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JUSTICE KENETH KAKURU QUITS BUT HOW WILL HE BE REMEMBERED

By Mulengera Reporters 

In just the 8 years he has been at the bench (2013-2021), Justice Kenneth Kakuru has created impact and a lasting legacy to the levels many of his peers and contemporaries can only fantasize about. Before accepting appointment on the Court of Appeal in 2013, Kakuru, arguably contemporary Uganda’s most popular judge, operated a private law firm (Kakuru & Co Advocates) that was based in Old Kampala. Environmental protection and human rights protection were his specialties and indeed there was euphoria among fellow CSOs activists that he would move mountains as a member of the bench.

Justice Kakuru, who in 2001 was part of the Kizza Besigye campaign effort, has not disappointed as many colleagues in the Civil Society movement insist he has exceeded their expectations in just the 8 years he has been on the bench. He has always taken no prisoners and in the process distinguished himself as a prudent judge in the league of colossuses like GW Kanyeihamba, Tsekooko, Joseph Mulenga, Amos Twinomujuni and Constance Byamugisha whose judgments continue to be appreciated to have deepened the frontiers of freedom and democracy in this country while enriching jurisprudence.

On consolidating himself as a member of the bench, Kakuru instantly showed displeasure at the lack of seriousness with which fellow judges approached work and responsibility that comes with occupying public office. During the judges conference of 2017, Kakuru took to the microphone during the plenary session and demanded that financial resources, which were already scarce and repeatedly given as the reason to justify failure to deliver judgments on time, be put to better use by abolishing the ritualistic annual event called the judges conference so that the resultant savings go into delivering more judgments for the benefit of the public. His controversial views excited many but there were also among some colleagues who had deliberately taken to being floppy and in the process making the entire judiciary seem inefficient.

In the same submission, Kakuru also wondered why the Inspectorate of Courts, then headed by Justice Augustine Nshimye, wasn’t equally being tough on higher hierarchy courts like High Court, CoA and Supreme Court just like they were when it comes to cracking the whip on floppy judicial officers serving in lower Magisterial courts. His views displeasured some of the colleagues in the authority positions in the judiciary but Kakuru wasn’t bothered as long as he uttered what he considered to be the truth. Over the years, a group of progressives emerged at the CoA and these came to be perceived as being patronized by Kenneth Kakuru hence the moniker “the KK camp” whose members were famous for occasionally standing up to Justice Stephen Kavuma who many in the public resented having perceived him as a cadre judge.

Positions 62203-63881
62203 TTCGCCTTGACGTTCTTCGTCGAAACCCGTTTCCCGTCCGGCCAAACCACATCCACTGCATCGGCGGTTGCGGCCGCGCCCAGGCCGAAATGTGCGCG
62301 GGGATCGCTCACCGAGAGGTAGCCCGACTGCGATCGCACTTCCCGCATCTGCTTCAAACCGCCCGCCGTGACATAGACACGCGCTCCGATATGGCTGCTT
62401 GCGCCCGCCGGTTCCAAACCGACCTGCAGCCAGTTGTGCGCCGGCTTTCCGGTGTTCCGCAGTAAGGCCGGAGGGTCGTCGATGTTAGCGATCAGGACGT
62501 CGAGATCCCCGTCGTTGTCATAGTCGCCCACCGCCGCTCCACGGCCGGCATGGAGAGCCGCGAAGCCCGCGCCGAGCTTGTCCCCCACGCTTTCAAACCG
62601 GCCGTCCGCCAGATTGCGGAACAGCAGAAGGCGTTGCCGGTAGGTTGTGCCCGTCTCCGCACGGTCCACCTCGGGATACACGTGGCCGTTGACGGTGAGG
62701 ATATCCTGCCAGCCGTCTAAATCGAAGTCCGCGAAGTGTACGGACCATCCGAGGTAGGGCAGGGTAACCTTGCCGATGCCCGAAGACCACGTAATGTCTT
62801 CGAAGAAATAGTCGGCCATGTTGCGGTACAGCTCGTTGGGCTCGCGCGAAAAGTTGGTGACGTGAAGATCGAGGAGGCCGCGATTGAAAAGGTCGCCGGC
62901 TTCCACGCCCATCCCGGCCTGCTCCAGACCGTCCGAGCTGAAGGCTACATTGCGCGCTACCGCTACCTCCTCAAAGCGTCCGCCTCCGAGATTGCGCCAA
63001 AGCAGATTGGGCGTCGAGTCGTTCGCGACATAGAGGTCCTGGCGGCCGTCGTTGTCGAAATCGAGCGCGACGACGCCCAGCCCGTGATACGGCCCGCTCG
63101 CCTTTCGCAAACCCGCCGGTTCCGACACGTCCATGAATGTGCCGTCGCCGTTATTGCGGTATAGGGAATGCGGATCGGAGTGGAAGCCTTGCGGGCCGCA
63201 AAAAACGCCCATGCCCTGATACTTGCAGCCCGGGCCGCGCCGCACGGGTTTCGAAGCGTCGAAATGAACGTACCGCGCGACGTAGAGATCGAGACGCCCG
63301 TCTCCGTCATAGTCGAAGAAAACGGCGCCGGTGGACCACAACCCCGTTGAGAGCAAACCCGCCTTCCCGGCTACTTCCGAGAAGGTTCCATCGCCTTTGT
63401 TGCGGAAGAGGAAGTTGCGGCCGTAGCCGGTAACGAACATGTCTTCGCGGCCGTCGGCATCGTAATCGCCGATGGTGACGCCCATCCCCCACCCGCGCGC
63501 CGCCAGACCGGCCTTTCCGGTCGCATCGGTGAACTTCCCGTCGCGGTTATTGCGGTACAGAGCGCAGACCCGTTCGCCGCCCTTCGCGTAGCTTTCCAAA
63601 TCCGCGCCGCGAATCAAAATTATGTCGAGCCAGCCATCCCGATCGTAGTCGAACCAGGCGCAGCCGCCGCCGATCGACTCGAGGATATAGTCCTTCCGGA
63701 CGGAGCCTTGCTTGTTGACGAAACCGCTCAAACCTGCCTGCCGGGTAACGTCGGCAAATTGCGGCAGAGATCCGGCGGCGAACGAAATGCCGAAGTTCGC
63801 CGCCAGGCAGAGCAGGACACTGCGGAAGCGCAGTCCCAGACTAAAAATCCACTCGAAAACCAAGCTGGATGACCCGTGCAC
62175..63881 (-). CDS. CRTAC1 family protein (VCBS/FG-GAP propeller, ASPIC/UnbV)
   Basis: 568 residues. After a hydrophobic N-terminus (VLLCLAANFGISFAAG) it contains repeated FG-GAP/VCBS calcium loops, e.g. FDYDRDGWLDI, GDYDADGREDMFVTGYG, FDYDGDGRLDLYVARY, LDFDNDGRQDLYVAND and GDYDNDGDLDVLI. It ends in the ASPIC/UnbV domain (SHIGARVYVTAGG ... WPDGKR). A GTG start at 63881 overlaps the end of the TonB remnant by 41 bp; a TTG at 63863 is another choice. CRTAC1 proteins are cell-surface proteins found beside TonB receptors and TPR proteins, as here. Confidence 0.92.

Besides lawyer Daudi Mpanga, whose wings he trimmed for objecting to a ruling court hadn’t yet delivered, Kakuru also famously blew up the bosses of Kyambogo University governing council who wanted to use courts of law to overcome the transformative Kenyan Professor Omollo Ndiege and herd him out of office. They argued that even when the law was on his side, Court should not permit Ndiege to remain VC because his continued stay in office would ignite staff strikes. Kakuru said the law had to be applied as is asserting that court wasn’t bothered with what happens outside the courtroom and then proceeded to deliver a pro-Ndiege ruling. The Kenyan professor had become unwanted simply because he stood up and repeatedly said no to the mighty who wanted to use his VC office to grab public land in favor of a private investor.

In the Mpanga case, the matter related to the appeal his client David Chandi Jamwa had lodged in the CoA challenging his sentence. Three justices, namely Kakuru, Stephen Kavuma Opio Aweri, had heard the appeal whose judgment was being delivered at a time former DCJ and Ag CJ Stephen Kavuma had ceased to be a member of the bench. Mpanga’s contention was that it was improper for Kakuru to ready himself to deliver a judgment without the 3rd justice (Kavuma) making his input. Kakuru wondered how Mpanga, whose client wanted to arrest the judgment, had come to know that the judgment was reflecting only 2 justices while excluding Kavuma (yet the same hadn’t yet been proclaimed). Kakuru humiliatingly ordered the otherwise very prudent lawyer to sit down while advising him to prepare to appeal in case the judgment ended up being reflective of the injustices and anomalies he was suspecting.